#MondayMatness: Team focus has been good to small but mighty TritonMondayMatness Trition
By STEVE KRAH
There may be an “i” in Triton, but there’s no “i” in team.
And for the Trojans — under the direction of co-head coaches Matt Arvesen and Ron Brown — team is the most important thing.
That philosophy has helped a school that is small (enrollment 265) become mighty in the wrestling community.
Bolstered by the attitude and success of the Class of 2015 (then-sophomore 106-pounder Malachi Greene, senior 152-pounder, Grant Stichter, junior 160-pounder Gage Waddle and senior 170-pounder Nate Spangle) won their weight class at the Plymouth Sectional), Triton went to its first Indiana High School Wrestling Coaches Association State Duals in 2015-16 (placing 10th in Class 1A).
Waddle defended his sectional crown as a senior last winter.
The Trojans have been invited back to the State Duals for 2016-17 (the meet is Friday, Dec. 23 at Memorial Coliseum in Fort Wayne).
“We’re where we are at because we kept the idea of team,” Arvesen said. “Everybody’s important. No person is more important than anybody else. Even my best guys will take the time to work with the younger kids, even if they have to sacrifice a little of their practice time.
“It’s really nice that we have some kids who have learned how to lead in the room but, ultimately, it stems back to that (Class of 2015) group. They were all about each other and how the team was doing.”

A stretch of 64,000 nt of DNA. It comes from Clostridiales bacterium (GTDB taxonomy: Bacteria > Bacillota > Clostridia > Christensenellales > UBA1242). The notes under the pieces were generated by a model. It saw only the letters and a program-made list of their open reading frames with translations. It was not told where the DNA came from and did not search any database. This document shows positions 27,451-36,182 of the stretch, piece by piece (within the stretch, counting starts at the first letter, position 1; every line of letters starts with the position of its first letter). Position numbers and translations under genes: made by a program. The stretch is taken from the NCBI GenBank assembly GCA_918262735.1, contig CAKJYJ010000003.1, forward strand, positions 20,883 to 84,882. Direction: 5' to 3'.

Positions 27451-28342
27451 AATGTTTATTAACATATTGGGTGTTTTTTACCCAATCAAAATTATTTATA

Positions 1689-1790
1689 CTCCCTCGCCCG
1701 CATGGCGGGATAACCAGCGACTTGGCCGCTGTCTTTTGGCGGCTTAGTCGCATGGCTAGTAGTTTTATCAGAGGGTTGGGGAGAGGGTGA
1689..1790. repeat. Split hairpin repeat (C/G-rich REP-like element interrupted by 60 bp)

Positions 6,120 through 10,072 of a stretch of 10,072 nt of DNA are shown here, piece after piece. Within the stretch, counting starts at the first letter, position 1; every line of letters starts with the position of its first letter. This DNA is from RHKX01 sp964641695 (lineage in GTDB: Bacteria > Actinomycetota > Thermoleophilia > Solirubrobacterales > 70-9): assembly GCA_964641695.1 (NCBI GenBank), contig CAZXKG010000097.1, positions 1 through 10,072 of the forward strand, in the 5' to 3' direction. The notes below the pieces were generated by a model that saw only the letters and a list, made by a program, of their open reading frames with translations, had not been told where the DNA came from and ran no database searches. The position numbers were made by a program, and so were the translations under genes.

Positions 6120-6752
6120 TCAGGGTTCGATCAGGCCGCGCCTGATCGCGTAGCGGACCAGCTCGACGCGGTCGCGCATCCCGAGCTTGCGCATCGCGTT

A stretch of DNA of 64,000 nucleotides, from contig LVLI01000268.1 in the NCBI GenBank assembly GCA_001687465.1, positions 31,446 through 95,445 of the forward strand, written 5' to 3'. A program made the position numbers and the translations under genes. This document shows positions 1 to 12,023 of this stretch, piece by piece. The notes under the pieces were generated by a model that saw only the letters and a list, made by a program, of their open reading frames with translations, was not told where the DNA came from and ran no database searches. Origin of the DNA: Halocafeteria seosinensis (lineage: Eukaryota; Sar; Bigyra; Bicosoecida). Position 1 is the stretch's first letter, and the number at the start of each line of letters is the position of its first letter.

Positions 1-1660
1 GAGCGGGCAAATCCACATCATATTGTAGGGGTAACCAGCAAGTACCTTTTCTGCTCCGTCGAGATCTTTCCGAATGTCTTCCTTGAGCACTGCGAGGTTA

Arvesen said talk about “Team State” had been going on at the Marshall County school for four or five years and then Triton qualified and it really bolstered the program even more.
“(Going to the State Duals) was nice because they kept everybody else focused on the team aspect,” Arvesen said. “We were never going to see the light of day, going to State with the Warren Centrals and the Penns. We just aren’t there as far as the level of commitment kids need as whole year-round to develop into that kind of team.
“Whereas, we saw as an opportunity to get our kids to focus on the team and get the numbers out in the room, we could (earn an invitation to a classed dual tournament).
“Last year, the experience was fantastic.”
Even the kids who set the stage and had since graduated were there to cheer on the Trojans.
“They took a break from college and made the trip to Fort Wayne,” Arvesen said. “It was cool to see everybody come together like that.”
The athletes on the current squad are young and talented and still very team-oriented.
“It’s really nice that we have some kids who have learned how to lead,” Arvesen said. “But with all the young kids, we are focused on learning technique.
“Down the line, your condition is going to play a role, your strength is going to play a role, but ultimately, your level of technique and how well you do your best stuff is what’s going to take you to that highest level.”
Arvesen wrestled for coach Bob Read at Plymouth High School and was an IHSAA State Finals qualifier as a sophomore in 1998 at 171 pounds then placed fifth at the IHSAA State Finals as a junior in 1999 at 189 and second as a senior in 2000 at 189. He was on the coaching staff at Yorktown High School while attending Ball State University and picked up technique from Troy Dulaney (now at Daleville).
Brown, a 1999 graduate of Crosswell-Lexington High School in Michigan, was on the wrestling staffs at Richmond and Marion high schools before coming to Triton. Last fall marked his second as the school’s head football coach.
A traditionally-strong basketball community, wrestling is now creating a buzz and crowds at Triton’s gym aka “The Trojan Trench.”